How Teachers Can Shield Students from Harm as Debates Rage over Race and Gender

commentary

Feb 22, 2023

Students stage a walk-out to protest proposed education bills at J.M. Atherton High School in Louisville, Kentucky, February 14, 2023, photo by Jon Cherry/Reuters

Students stage a walk-out to protest proposed education bills at J.M. Atherton High School in Louisville, Kentucky, February 14, 2023

Photo by Jon Cherry/Reuters

This commentary originally appeared on The 74 on February 20, 2023.

Regardless of how the drama over AP African American studies in Florida turns out, this kind of public debate about race or gender topics in schools sends its own message. It's one that is likely harmful to children of color and girls, and puts teachers directly in the political crosshairs.

In the last two years, 18 states have passed laws or policies limiting if or how race and gender are discussed in the schools. The details of these restrictions vary, but most are open to interpretation. Kentucky law, for example, states that tying racial disparities to slavery is “destructive to the unification of our nation.” Tennessee prohibits public schools from promoting notions of unconscious bias.

When RAND surveyed U.S. teachers about these policies last spring, one in four reported that such limitations have influenced their curriculum choices and instructional practices. Replying to a follow-up question asking for more detail, many described veering away from any discussion of race and gender, regardless of whether a topic was specifically banned by law.

Many teachers described veering away from any discussion of race and gender, regardless of whether a topic was specifically banned by law.

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“The past two years have made me nervous about teaching Frederick Douglass because I don't think the people in my community know the difference between teaching [Black] history and teaching critical race theory,” one teacher told us. Another teacher wrote this: “While it was never explicitly stated by my district not to discuss gender or race-related topics in the classroom, I know that my district would not have my back should I choose to add instruction on these important issues.”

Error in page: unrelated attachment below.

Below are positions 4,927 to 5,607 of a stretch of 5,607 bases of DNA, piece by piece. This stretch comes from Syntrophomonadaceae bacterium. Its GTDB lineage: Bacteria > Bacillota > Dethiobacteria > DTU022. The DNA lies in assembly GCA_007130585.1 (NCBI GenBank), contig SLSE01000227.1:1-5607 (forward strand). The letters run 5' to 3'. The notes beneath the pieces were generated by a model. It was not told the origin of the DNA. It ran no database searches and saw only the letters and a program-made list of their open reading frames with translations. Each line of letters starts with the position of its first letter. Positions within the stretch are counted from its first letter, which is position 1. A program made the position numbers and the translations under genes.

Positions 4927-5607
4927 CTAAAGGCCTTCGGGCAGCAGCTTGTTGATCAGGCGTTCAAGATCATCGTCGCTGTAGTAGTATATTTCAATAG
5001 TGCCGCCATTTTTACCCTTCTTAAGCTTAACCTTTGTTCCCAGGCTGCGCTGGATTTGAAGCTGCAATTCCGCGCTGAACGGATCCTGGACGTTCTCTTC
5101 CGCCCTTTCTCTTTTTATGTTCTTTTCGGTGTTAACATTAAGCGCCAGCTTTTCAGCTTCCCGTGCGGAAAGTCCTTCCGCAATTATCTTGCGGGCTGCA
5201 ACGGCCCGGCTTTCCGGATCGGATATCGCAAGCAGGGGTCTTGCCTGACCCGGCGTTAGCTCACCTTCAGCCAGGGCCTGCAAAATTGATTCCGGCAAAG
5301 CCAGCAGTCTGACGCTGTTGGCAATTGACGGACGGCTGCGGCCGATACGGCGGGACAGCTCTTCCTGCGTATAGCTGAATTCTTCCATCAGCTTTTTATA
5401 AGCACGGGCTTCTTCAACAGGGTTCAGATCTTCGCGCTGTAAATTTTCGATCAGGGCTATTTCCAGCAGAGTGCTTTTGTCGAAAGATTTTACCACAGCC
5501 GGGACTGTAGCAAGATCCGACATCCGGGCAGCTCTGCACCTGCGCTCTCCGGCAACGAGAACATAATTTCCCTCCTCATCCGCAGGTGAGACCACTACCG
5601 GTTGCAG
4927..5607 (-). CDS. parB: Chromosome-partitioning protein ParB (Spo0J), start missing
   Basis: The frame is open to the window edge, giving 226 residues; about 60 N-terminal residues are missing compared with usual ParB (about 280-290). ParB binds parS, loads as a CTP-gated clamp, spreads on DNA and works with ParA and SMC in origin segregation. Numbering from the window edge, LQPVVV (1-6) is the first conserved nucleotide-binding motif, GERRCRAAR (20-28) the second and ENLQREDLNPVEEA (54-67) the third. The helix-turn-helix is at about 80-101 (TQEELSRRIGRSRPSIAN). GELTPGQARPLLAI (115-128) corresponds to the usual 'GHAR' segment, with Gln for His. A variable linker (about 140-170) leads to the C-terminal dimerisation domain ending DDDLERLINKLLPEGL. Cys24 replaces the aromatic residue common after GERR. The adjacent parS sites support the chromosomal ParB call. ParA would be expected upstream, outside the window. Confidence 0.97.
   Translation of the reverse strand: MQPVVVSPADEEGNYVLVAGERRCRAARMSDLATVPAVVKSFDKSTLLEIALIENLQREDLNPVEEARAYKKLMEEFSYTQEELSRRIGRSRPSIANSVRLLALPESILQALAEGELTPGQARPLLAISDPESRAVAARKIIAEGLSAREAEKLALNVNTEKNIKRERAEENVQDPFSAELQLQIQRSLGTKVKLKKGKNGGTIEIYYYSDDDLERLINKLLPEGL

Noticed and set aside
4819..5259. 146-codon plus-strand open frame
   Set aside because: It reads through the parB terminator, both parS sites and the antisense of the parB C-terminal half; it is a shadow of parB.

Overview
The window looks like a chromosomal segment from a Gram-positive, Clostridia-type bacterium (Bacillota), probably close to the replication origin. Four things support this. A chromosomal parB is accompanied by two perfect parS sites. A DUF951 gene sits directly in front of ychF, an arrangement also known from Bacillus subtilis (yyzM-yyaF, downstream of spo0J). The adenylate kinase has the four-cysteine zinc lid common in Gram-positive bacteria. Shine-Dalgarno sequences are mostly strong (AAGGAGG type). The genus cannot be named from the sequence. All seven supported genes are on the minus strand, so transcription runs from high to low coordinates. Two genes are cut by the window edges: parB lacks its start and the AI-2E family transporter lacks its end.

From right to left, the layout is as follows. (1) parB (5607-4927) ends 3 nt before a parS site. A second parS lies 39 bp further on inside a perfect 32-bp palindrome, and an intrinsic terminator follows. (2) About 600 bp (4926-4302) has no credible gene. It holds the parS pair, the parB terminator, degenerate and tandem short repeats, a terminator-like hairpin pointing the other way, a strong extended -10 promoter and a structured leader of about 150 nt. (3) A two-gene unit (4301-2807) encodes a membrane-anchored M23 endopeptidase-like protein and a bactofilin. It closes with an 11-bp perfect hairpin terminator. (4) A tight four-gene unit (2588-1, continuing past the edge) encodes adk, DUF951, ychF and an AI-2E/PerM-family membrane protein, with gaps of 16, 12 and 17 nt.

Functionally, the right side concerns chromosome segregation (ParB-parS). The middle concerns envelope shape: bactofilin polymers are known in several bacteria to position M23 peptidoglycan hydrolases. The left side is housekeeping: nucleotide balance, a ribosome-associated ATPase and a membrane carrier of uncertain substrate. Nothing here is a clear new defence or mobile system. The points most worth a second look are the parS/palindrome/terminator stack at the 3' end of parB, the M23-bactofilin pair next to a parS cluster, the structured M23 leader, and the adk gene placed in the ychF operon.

For students of color, the psychological phenomenon to be concerned about is called identity threat. This is defined as feelings of fear and danger that can arise from the perceived devaluation of one's group through stereotypes, marginalization, or discrimination.

Stanford social psychologist Claude Steele has studied identity threat for decades. In one study (PDF) he undertook with colleagues, college students watched videos advertising a STEM leadership conference: one version had three times as many men as women, while the other showed gender parity. Sensors attached to the viewers' wrists captured significantly faster heart rates, blood pressure, and sweating among female students who viewed the video with fewer women, while men's physiological reactions were the same in both cases. The women also reported less desire to attend the leadership conference than the men. Another set of experiments led by Columbia psychology professor Valerie Purdie-Vaughns found similar heightened anxiety among African American professionals after viewing recruiting materials from various corporate workplace settings showing predominantly white people.